Ellis: I’m not really in the advice business. But I will say that, you know, the grads that I talked to, they are working really hard to get that first position. I mean, working just any possible connection to get a foot in the door or to get a conversation. And others, you know, we see all of these LinkedIn posts from folks who have been recently laid off and that get traction. So some soon-to-be grads are doing the same thing, saying, “Hey, graduation is coming up. Here’s where I am in the search.” And one person who I talked to said that such a viral post can lead to connections with alums or recruiters. 

Source: Marketplace 

5.     US services sector growth slows; price pressures abating 

The Fed is contemplating pausing the U.S. central bank’s fastest interest rate hiking cycle since the 1980s. 

“The Fed wants this and needs this,” said Jennifer Lee, a senior economist at BMO Capital markets in Toronto. “Slower growth, slower demand for services, slower demand for workers, and slower inflation. We’re getting there.” 

The Institute for Supply Management (ISM) said its non-manufacturing PMI fell to 51.2 last month from 55.1 in February. A reading above 50 indicates growth in the services industry, which accounts for more than two-thirds of the economy. 

Economists polled by Reuters had forecast the non-manufacturing PMI decreasing to 54.5. Despite the pullback in growth in the services sector, Anthony Nieves, chair of the ISM Services Business Survey Committee noted that “the majority of respondents report a positive outlook on business conditions.”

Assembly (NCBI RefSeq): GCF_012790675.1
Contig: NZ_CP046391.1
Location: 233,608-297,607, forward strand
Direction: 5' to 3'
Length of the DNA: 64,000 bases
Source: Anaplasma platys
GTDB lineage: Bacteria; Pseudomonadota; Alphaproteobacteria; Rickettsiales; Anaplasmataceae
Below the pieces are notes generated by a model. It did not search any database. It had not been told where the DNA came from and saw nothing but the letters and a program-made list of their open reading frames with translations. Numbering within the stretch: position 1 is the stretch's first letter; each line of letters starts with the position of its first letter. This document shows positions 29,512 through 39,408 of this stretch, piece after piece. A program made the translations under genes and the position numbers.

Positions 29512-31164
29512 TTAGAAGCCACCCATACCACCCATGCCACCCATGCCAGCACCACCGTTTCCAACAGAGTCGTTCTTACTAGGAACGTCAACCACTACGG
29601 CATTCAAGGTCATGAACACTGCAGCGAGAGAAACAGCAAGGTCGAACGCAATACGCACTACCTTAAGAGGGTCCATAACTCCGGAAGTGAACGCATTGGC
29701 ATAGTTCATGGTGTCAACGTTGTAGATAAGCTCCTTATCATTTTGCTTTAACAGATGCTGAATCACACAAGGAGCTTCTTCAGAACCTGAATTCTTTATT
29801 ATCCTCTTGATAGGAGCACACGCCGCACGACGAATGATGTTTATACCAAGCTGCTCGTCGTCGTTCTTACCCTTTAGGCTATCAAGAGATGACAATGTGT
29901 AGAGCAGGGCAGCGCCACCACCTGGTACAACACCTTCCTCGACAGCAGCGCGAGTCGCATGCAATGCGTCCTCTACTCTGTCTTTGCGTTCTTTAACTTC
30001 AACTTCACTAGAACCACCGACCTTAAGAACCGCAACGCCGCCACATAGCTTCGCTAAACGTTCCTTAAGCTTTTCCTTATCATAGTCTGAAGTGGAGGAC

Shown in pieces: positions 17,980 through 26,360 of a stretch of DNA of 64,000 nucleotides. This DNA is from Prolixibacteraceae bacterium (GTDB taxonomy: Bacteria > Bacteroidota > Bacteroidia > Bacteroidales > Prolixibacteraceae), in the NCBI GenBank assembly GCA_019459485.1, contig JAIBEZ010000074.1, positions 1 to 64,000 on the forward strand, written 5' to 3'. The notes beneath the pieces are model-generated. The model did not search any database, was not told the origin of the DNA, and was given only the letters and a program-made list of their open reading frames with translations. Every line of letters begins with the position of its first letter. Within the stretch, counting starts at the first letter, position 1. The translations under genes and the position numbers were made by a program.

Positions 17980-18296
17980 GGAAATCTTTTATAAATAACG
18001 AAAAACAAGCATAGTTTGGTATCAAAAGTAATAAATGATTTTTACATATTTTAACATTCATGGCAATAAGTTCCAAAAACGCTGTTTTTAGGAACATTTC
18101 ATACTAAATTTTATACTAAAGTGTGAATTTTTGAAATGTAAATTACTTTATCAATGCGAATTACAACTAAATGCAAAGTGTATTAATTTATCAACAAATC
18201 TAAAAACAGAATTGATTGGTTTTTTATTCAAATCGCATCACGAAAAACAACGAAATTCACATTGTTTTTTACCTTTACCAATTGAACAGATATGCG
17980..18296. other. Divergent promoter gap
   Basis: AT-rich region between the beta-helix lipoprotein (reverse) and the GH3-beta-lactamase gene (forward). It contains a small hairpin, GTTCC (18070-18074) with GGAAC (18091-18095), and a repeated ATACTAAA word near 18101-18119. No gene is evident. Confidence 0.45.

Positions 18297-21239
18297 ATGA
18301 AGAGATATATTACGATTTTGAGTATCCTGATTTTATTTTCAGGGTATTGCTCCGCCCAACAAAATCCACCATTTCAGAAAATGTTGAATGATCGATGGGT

The PMI remains above the 49.9 level which the ISM says over time indicates growth in the overall economy. Nevertheless, the softer-than-expected reading, coming on the heels of continued weakness in manufacturing activity last month, increases the risk of a recession this year. 

The ISM reported on Monday that its manufacturing PMI fell in March to the lowest level since May 2020. It was the first time since 2009 that all subcomponents of the manufacturing PMI fell below the 50 threshold. 

Thirteen services industries reported growth, including arts, entertainment and recreation, accommodation and food services, public administration and mining as well as utilities, construction and information. 

Finance and insurance, wholesale trade and retail trade were among the five industries reporting a decline. The services sector is being supported by consumers switching spending from goods, which are typically bought on credit. The Fed last month raised its benchmark overnight interest rate by a quarter of a percentage point, but indicated it was on the verge of pausing further rate hikes due to financial market turmoil. The U.S. central bank has hiked its policy rate by 475 basis points since last March from the near-zero level to the current 4.75%-5.00% range. 

Source: Reuters